Chef Gregory Gourdet is a celebrated chef, James Beard Award winning author, and television personality. He is best known for his award-winning cuisine, bevy of TV appearances, and trendsetting role in the culinary boom of Portland, Oregon.
An avid traveler and lifelong student of food and culture, Gourdet infuses methods and ingredients from all over the world, balanced together with his own Haitian heritage, to create signature flavors that are adored for their seasonality, boldness, complexity, and spice.
Chef Gourdet’s original plan was to study medicine and become a doctor. The proverbial fork in the road came and he graduated from the University of Montana with a degree in French, then enrolled in the prestigious Culinary Institute of America (CIA). He became the school’s first student to land a coveted internship with celebrity chef Jean-Georges Vongerichten. He graduated from the CIA in 2000 and went back to work for Jean-Georges full-time.
In 2010, Gourdet took the helm at Departure Restaurant + Lounge in Portland, OR, where he combined local ingredients of the Pacific Northwest with flavors and traditions from Japan, China, Thailand, Vietnam, and Korea to create his modern Asian fare.
In 2019, Gourdet ended a 10-year tenure with Departure to focus on opening his own restaurant, Kann, a wood-fired concept that promised to bring the cuisine of his Haitian heritage and the Caribbean diaspora to the American spotlight. Kann opened in Portland in 2022.
Chef Gourdet released his first cookbook, Everyone’s Table: Global Recipes for Modern Health, in 2021, as the ultimate guide to cooking globally-inspired dishes free of gluten, dairy, soy, legumes, and grains. The book aims to make healthy eating accessible to all, and won the James Beard Award for Best General Cookbook in 2022.
Gourdet’s career soared to new heights this year as Kann was named the nation’s best new restaurant. Total Food Service is honored to share his inspiring story.
Could you share where your passion for cooking came from?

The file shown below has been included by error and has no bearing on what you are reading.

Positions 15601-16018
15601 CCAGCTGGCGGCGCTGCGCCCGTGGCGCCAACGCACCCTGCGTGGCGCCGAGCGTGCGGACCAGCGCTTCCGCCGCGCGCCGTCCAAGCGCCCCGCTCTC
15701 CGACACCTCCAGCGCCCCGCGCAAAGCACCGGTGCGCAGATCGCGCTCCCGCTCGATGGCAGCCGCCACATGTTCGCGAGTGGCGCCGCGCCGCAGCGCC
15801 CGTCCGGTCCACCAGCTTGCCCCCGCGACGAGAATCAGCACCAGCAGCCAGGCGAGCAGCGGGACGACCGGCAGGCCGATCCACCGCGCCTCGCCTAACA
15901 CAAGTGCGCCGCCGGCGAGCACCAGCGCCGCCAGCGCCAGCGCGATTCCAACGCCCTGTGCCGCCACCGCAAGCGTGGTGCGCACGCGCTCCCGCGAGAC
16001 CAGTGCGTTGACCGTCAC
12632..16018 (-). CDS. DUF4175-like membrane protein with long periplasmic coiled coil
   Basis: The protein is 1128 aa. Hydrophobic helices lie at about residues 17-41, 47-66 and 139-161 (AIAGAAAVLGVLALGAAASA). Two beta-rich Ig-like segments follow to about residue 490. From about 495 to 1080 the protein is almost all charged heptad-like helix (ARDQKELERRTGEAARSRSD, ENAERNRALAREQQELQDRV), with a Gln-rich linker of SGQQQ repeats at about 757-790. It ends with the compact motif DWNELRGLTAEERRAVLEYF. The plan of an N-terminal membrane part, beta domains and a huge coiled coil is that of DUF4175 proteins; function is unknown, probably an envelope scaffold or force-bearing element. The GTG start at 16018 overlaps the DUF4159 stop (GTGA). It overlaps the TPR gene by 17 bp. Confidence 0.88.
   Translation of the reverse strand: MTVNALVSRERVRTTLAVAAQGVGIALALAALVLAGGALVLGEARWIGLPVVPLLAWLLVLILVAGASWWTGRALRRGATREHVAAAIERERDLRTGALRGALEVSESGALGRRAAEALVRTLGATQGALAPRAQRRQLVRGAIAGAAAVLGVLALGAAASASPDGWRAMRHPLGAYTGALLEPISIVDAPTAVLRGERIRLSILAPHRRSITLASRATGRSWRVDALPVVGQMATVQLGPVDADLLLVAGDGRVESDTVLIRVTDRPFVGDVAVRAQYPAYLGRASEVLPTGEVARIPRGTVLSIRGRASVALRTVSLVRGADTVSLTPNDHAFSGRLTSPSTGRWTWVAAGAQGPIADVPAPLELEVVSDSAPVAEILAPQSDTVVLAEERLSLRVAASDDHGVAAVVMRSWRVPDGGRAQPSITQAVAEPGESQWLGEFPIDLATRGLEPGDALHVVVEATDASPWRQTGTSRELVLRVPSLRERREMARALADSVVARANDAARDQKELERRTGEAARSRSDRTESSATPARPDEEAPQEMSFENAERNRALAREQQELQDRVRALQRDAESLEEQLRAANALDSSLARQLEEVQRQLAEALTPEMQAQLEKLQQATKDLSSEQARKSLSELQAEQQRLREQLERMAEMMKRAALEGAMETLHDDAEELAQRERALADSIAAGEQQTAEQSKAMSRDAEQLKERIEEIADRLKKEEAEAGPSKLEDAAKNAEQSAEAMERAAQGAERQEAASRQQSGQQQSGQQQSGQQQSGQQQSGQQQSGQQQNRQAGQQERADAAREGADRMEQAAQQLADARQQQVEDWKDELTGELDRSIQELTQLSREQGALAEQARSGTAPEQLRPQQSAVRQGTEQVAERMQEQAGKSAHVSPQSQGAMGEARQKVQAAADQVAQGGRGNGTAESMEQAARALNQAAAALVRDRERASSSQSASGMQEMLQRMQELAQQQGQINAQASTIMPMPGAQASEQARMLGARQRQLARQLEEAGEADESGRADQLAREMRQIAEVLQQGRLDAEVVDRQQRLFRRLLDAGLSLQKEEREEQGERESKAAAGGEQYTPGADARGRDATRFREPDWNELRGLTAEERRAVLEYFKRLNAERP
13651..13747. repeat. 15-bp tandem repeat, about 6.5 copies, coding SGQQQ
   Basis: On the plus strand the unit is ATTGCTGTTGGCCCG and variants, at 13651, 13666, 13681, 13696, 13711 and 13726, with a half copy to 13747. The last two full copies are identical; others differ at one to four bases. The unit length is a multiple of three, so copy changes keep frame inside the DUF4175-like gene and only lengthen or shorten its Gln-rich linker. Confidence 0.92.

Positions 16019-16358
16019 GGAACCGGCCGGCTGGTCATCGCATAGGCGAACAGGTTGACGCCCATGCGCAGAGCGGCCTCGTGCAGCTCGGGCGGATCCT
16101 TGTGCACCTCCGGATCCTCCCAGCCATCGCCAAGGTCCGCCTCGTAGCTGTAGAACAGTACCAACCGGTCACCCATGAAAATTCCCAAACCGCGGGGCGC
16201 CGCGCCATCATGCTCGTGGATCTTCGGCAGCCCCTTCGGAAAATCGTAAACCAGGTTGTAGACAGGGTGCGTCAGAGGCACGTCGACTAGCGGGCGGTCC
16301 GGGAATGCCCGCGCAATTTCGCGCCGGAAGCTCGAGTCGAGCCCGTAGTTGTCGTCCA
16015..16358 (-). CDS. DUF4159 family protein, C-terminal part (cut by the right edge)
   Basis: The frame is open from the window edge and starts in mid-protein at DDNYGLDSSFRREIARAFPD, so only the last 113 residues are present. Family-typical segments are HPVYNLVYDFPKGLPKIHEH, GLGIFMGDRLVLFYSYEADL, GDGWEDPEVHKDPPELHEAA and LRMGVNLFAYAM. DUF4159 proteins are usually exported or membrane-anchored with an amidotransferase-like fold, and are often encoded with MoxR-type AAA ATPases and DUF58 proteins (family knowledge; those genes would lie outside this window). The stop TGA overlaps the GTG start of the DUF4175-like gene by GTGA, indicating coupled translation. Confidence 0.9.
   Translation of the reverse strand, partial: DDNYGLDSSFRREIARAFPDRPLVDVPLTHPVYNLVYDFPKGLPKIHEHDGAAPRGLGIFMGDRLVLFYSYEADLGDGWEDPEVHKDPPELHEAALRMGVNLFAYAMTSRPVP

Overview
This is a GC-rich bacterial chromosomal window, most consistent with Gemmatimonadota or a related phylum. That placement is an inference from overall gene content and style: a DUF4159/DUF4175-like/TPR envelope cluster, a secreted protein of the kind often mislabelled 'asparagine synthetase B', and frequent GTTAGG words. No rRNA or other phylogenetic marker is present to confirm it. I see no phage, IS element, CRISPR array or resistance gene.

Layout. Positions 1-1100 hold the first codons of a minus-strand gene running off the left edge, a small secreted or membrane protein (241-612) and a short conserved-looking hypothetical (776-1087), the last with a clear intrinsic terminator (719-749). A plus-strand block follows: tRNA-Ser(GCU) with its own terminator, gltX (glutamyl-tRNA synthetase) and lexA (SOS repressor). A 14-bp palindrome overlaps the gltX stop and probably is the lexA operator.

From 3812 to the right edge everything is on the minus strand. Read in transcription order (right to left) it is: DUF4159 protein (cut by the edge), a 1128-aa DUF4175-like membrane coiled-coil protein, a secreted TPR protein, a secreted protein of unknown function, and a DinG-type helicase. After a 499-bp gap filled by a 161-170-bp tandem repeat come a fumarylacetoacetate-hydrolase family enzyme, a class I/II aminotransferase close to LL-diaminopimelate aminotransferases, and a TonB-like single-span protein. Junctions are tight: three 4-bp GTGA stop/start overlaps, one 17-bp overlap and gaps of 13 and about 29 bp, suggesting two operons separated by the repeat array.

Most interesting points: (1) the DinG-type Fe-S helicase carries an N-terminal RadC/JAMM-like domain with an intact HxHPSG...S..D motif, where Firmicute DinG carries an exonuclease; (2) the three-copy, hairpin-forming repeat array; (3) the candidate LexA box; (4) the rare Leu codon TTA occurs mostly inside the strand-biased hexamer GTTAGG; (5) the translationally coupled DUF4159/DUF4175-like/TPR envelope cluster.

I grew up in Queens as a first-generation New Yorker. I always loved watching my mom cook. You know, I grew up in a Haitian household, and my mom was an amazing caretaker. Even though she had two jobs, there was always food on the table!
Where did you study and learn the skills that have become sort of the foundation of your career?
I went to the Culinary Institute of America (CIA). That led to an internship at Jean-Georges. I then went on to work at Jean-Georges for about six and a half years.
Did you know in high school that you wanted to go to the CIA? Or how did you find your way there?
I actually did pre-med at NYU for a year because I thought I wanted to be a doctor. Then I ended up going out to the University of Montana, and studying wildlife biology. That is where I was living on my own for the first time and paying my own rent.
That is when and where I started cooking. I did, because I was in college for five years before going to CIA. And after three majors, CIA really felt like I would finally learn and everything just clicked for the first time. It was like the first time I got straight A’s. I loved school for the very first time.
Can you share your career path after the CIA? What were you doing and how did you land in Portland?
After six and a half years with Jean Georges, a friend presented me the opportunity to be the chef of a pan Asian concept in downtown Portland. Having lived in Montana, I spent time in Portland. I had developed a relationship with the city. I was just at a point in my life where I needed some change. I just moved cross country, moved back across the country and I have been here for the past 16 years.
What led to the opening of Kann?
Kann came out of not wanting to work for other people anymore and wanting more control. Just kind of wanting to do my own thing. After working in restaurants that featured so many other types of cuisines, I felt I wasn’t spending enough time learning about my own culture.
That spawned this introspective look and with that I started making Haitian food. It just felt very comfortable, and I was able to dig into family memories and history. It just felt like a much better cooking experience than cooking food that I had learned from other cultures.
Let’s talk for a second about Haitian cuisine. Is it seafood based or Creole?